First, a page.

HUSC Election Efforts

Campaigning and voting for Hamline’s student council have changed in response to the pandemic.

Nicole Ronchetti

To face the organizing challenges created by the pandemic, HUSC has changed its election process to both align with COVID-19 safety measures and accommodate some of the resulting difficulties that potential candidates might encounter.

Now entirely virtual, information about the upcoming election has been shared primarily through email and HUSC’s social media accounts, letting students know when the process began and how to get involved.

Hamline students interested in running for an elected position had to complete their application electronically, including the portion requiring candidates running for president and vice president to collect signatures from their peers showing their support.

This portion of the process had the most significant change made to it this year. Previously, candidate teams were expected to gather 50 signatures, but the number has been reduced to 15 signatures collected on a google form to help students meet their goal without in person campaigning.

“In the past, students have been able to walk around campus and talk to students about their platform,” said Raina Meyer, a sophomore and HUSC’s Political Action Chair. 

One of the considerations that led to this requirement being decreased was the concern that it would be harder to raise awareness and engage with other students in a virtual setting.

“We decreased the amount of signatures, just because we figured it would be a lot harder to get people to sign online,” said Cecelia Miller, junior and vice-president of HUSC.

Miller explained that because so much of life has been forced to move online, it can be difficult for students to keep track of everything that comes through their email, including important information around student elections.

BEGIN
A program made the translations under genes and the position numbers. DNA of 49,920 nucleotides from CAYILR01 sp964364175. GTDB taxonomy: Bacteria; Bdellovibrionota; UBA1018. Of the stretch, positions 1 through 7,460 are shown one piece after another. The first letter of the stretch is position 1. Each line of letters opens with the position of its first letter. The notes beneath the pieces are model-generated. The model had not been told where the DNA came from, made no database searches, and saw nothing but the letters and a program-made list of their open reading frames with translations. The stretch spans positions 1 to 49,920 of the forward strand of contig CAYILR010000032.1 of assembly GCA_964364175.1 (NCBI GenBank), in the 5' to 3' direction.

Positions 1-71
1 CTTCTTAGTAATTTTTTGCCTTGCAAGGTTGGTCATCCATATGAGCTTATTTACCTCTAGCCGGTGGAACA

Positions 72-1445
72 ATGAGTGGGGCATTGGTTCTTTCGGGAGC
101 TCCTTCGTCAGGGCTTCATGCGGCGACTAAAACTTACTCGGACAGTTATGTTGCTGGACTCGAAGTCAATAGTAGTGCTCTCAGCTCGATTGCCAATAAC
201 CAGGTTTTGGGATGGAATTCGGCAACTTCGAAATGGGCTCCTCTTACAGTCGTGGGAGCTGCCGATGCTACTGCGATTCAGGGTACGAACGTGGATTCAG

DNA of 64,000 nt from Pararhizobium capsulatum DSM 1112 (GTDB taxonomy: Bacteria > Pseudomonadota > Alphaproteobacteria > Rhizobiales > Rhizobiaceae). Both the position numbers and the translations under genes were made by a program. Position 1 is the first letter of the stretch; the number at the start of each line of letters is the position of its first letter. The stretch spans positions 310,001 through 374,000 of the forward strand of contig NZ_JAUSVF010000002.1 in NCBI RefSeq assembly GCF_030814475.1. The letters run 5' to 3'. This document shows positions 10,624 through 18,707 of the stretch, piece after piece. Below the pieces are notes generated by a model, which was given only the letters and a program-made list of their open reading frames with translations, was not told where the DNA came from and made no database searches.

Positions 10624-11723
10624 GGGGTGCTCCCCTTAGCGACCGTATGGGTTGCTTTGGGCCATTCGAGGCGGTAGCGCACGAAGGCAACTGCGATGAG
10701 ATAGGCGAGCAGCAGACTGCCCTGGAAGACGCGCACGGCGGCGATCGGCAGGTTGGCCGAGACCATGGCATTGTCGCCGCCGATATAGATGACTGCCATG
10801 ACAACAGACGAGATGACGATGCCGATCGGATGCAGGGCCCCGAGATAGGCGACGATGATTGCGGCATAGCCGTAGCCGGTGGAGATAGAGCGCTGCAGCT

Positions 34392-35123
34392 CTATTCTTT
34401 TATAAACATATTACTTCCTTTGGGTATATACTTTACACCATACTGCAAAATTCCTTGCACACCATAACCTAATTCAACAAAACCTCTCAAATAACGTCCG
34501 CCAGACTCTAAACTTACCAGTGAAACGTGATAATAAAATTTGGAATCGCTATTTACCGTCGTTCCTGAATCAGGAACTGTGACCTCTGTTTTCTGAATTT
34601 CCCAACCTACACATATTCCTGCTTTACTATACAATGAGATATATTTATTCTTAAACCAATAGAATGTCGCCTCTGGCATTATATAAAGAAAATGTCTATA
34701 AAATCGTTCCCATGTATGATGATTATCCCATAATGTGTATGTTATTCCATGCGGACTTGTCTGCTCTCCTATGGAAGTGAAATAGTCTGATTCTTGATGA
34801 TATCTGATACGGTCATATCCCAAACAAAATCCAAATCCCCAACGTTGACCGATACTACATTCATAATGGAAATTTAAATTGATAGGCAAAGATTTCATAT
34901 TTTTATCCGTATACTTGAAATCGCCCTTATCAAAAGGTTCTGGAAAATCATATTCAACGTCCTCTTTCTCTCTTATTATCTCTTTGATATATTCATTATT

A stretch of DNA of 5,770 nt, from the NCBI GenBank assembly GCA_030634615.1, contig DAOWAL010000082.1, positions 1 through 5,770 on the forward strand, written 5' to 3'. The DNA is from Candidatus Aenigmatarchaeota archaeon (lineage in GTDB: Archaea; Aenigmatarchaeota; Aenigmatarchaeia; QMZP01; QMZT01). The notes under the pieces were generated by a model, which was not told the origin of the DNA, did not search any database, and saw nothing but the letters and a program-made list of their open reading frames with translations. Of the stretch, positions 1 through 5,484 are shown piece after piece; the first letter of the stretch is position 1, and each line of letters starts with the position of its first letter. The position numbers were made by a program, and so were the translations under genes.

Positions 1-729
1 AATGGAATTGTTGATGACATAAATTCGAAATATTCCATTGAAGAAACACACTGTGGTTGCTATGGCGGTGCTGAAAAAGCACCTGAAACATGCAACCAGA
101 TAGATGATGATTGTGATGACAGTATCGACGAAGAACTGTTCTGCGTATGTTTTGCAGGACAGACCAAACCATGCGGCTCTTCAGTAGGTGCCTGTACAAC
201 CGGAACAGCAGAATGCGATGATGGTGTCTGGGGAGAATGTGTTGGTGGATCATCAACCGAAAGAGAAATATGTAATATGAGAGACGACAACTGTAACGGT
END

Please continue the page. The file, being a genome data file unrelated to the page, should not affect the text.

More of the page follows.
“Most people are just so overwhelmed with the number of emails and social media that are being pushed, so it’s really hard to get outside participation and opinions from different groups of students,” Miller said. “It’s so easy now to just not read an email.”

Because of this, both HUSC and any potential candidates have to adapt to the new version of campaigning and sharing information, including the strengths and weaknesses of online communication.

“The campaigning aspect of everything is going to be a lot more challenging,” said Kaia Zeigler, a junior and president of HUSC. “People are going to have to do a lot more targeted outreach.”

HUSC has been working on different strategies to help address this problem, primarily through virtual events and social media, though emails will remain an important part.

Among them are two presidential debates where the candidate teams can answer questions from students and explain their platforms. The events, the final of which will be held on Feb 23, will be recorded and later posted for easy access.

The voting itself will take place over two days beginning on March 2, and like in previous years will be done online with a link sent out through email. Along with the elections for HUSC positions, there will also be a constitutional amendment under consideration that changes the leading roles of HUSC to the internal and external president. 

“It’s really important to be involved in this election,” Meyer said. “Make sure you keep an eye out for HUSC related emails.”